United States District Court, D. Nebraska
August 4, 2014
DIANNE BOOKER, Plaintiff,
THE STATE OF NEBRASKA, and STEVE UROSEVICH, Individually and in his official capacity; Defendants.
FINDINGS AND RECOMMENDATION
CHERYL R. ZWART, Magistrate Judge.
Pending before me is the plaintiff's motion for remand. (Filing No. 4). For the reasons discussed below, this case should be remanded to the District Court of Lancaster County, Nebraska, but plaintiff's related request for costs and attorney fees incurred in moving for remand should be denied.
STATEMENT OF FACTS
The plaintiff filed a complaint against the defendants in the District Court of Lancaster County, Nebraska on February 3, 2012. The complaint alleged the defendants violated Plaintiff's rights guaranteed under the Family Medical Leave Act of 1993 ("FMLA"), 29 U.S.C. §2615, and her civil rights guaranteed under Neb. Rev. Stat. § 20-148. (Filing No. 5-3). As to the civil rights claim, the complaint alleged the defendants violated the plaintiff's First Amendment rights; that "Plaintiff has been deprived of rights and privileges under the United States Constitution which is a civil rights violation under Neb. Rev. Stat. § 20-148." (Filing No. 5-3, at CM/ECF pp. 6-7).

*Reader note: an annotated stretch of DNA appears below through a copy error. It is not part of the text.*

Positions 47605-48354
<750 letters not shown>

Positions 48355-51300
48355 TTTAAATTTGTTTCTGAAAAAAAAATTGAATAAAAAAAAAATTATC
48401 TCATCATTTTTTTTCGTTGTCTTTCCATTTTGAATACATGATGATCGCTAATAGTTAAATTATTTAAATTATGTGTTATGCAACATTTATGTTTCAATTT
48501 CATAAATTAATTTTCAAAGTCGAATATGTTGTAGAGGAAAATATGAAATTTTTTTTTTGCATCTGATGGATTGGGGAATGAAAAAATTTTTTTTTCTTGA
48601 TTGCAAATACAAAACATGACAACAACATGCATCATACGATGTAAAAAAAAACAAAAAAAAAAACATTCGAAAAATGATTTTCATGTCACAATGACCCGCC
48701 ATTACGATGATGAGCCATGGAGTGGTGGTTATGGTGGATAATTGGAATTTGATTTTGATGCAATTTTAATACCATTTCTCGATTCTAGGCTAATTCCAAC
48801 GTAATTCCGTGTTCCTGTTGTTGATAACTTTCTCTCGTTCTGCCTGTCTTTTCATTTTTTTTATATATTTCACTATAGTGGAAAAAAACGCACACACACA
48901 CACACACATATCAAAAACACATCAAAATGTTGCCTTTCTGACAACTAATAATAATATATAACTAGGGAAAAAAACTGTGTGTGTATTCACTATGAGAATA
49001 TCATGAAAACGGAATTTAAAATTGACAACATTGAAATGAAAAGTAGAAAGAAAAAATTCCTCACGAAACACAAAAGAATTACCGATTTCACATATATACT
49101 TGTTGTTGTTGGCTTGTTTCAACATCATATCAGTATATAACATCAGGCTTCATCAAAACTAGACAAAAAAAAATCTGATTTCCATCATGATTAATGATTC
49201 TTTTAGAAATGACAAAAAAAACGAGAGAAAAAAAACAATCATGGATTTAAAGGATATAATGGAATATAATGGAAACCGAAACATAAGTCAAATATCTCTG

The complaint was promptly served on the defendants, (Filing No. 5-5), and they answered the complaint on March 7, 2012. (Filing No. 5-6). The defendants served written discovery on April 30, 2012, (Filing No. 5-7), and defendant Urosevich's deposition was noticed and scheduled to be held on November 7, 2012. (Filing No. 5-8).
The plaintiff filed for Chapter 13 bankruptcy protection on September 21, 2012, and a suggestion of bankruptcy was filed in the state court on September 28, 2012. (Filing No. 5-9). The case was stayed until Plaintiff's counsel was specially appointed by the bankruptcy court to litigate Plaintiff's claims. (Filing No. 5-10). On June 21, 2013, the plaintiff filed a notice of relief from the bankruptcy stay. (Filing No. 5-10).